Katie Kish, Ph.D. candidate

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Hello! I am Katie Kish. First and foremost I am a wifey, sister, daughter, friend, and am committed to community. Thankfully, my position as a PhD student in the Department of Environment and Resource Studies allows for all of that to be nourished alongside my research. No small part of this is from the encouragement and support of my two supervisors, Dr. Smurph and Dr. Steve Quilley.

Together, our collective (but very different) passions and interests are forging many interesting research projects. Some of these projects include the Experiential Learning Group, and a faculty wide festival (- ENVigorate), that was a huge success in bringing people across the faculty together. We are also working on Open Source Ecology UW, a first year Big History course, and a tacit knowledge and hands-on curriculum (with Lewis Dartnell, author of The Knowledge).

My primary research focuses on the Metcalf Foundation and SSHRC funded reMaker Society – a part of my overall Environmental Politics at the Margins project – and a larger group project on the ‘third basin’ of attraction

Most of this work is done in collaboration with the Waterloo Institute for Social Innovation and Resilience (where I am the PhD research fellow) and the Waterloo Institute for Complexity and Innovation.

My background is in environmental science (geomorphology – UVic), ecological economics, and systems approaches to health (YorkU). Having started in the hard sciences, I have since come to realize I am definitely a big-picture/interdisciplinary thinker (with a serious love-fest with tedious event management and paperwork…). Some of my (very broad) research interests include:

  • Resilience studies and global ‘opportunity in a post-release state’ (aka: what happens after a collapse of society… without saying ‘collapse’)
  • Big History – the civilizing process and growth of complexity over the past 6 billion years and what these both might look like into the next 6 billion years (note: thinking in these time scales makes getting a puppy seem like a very good idea)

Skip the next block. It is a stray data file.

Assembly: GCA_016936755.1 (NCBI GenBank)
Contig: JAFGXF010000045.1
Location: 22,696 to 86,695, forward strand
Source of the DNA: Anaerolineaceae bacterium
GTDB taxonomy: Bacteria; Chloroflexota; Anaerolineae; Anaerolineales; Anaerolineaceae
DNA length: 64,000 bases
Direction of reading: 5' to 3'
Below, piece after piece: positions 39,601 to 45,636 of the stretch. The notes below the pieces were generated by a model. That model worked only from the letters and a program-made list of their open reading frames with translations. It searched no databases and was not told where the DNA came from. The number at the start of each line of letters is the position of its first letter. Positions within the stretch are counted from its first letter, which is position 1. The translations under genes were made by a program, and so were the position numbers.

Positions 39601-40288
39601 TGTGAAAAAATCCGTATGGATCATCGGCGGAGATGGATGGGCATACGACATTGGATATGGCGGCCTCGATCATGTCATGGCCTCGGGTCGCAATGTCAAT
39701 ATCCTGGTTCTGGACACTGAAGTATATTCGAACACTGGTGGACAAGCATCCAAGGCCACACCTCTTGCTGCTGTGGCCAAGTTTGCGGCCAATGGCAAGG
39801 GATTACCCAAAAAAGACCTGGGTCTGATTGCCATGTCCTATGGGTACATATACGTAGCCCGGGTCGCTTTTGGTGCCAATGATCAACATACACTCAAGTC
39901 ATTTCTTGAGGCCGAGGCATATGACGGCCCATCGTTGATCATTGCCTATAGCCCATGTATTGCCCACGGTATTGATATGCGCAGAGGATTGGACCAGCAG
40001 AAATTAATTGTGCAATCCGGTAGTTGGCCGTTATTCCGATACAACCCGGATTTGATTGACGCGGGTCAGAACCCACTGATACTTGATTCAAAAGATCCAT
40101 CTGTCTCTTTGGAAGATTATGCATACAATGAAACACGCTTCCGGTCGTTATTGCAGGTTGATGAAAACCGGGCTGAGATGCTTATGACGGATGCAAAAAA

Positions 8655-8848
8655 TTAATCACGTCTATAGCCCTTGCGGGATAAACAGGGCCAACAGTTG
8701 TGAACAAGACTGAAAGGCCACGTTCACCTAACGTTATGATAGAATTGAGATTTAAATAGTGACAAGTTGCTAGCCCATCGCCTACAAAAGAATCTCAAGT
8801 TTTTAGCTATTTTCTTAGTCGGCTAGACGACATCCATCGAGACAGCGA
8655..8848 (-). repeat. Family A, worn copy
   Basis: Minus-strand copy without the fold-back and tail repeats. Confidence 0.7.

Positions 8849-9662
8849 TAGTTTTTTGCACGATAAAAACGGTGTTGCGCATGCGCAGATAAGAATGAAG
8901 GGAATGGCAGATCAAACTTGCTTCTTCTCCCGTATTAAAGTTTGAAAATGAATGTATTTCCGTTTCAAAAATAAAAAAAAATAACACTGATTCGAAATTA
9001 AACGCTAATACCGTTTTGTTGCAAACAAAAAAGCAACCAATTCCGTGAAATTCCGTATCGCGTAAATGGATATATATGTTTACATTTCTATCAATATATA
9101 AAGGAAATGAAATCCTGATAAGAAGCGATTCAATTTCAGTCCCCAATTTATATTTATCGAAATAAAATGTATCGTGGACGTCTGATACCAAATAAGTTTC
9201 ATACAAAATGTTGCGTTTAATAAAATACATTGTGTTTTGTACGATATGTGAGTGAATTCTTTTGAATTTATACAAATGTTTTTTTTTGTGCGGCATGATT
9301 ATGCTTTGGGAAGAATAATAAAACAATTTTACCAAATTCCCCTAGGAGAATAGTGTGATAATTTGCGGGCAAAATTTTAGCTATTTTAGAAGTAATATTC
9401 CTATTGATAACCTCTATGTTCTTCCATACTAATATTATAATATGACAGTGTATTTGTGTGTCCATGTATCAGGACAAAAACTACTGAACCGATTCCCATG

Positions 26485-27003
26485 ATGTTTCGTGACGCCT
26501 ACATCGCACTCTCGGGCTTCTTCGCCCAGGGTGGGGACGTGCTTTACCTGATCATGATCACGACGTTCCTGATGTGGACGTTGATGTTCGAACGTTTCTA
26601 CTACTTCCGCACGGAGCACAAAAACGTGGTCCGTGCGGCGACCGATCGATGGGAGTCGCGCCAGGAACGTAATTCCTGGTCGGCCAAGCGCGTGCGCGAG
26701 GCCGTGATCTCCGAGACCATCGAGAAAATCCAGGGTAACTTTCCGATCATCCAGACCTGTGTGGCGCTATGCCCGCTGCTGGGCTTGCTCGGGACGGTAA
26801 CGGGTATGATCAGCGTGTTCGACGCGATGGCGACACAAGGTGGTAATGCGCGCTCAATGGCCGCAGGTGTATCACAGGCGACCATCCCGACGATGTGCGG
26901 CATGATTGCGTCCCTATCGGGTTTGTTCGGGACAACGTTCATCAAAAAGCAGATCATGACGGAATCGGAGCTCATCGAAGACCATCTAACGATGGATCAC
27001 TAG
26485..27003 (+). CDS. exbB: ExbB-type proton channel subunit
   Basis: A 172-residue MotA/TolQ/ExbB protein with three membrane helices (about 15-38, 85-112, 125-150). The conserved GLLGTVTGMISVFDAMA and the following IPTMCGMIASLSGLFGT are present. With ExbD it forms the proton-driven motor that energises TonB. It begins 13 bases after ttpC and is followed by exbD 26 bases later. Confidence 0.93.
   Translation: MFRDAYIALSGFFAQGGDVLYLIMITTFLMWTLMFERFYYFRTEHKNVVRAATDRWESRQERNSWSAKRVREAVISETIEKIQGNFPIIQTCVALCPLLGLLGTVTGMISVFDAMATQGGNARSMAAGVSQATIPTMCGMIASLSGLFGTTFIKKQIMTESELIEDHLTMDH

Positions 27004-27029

• Big History as an origin myth for ontological security
  • The role of open source and micro technology, innovation, and political-philosophy as a new approach to a globally connected commons-based distributed political economy
  • Terror management, meaning frameworks, and community development for long-term behavioural change

My primary work centers on the idea that ‘we’ (global society) have passed environmental and social thresholds beyond what ‘sustainability’ plans promised to save us from. Because of this, any future socio-ecological world must include radical social transformation and innovation.

I am broadly interested in the roles to be played within a new future, as well as in the ways people find meaning and hope through newly defined political, economic and social systems. We are close to a tipping point, and on the other side of this tipping point, there is great possibility for creativity to emerge, prosper, and help shape a new future. There are a number of people already tapping into this creativity, within which lies solutions to our deepest problems. I am interested in learning more about these people and what their attitudes, perceptions, and socio-economic frameworks can tell us about larger environmental behavioural change.

This all rests on a caveat…to allow any of these solutions to take hold more broadly, we must be ready to challenge the status quo – to be a little uncomfortable and let go of our security blankets. It may be a long dark road ahead, but there are already people lighting lanterns along the way… I look forward to meeting them.

willowBeyond school… I recently got a puppy – her name is Zoe (props to all those who immediately got the Firefly reference), she is a lot of work, and I love her.

I am the newest of newbies on the guitar, crochet quite a lot, camp regularly, sing constantly and am dipping my toes into the maker world (mostly wood working). I’m currently working on a fairly epic crochet blanket, rag rug, abstract painting, reclaimed wood dining room table, pair of moccasins and a terrarium … if I ever finish one, it’ll be a really good piece of work and my house will be slightly less cluttered with glitter, glue, and sawdust. Thankfully, I have a patient, loving, and supportive husband.

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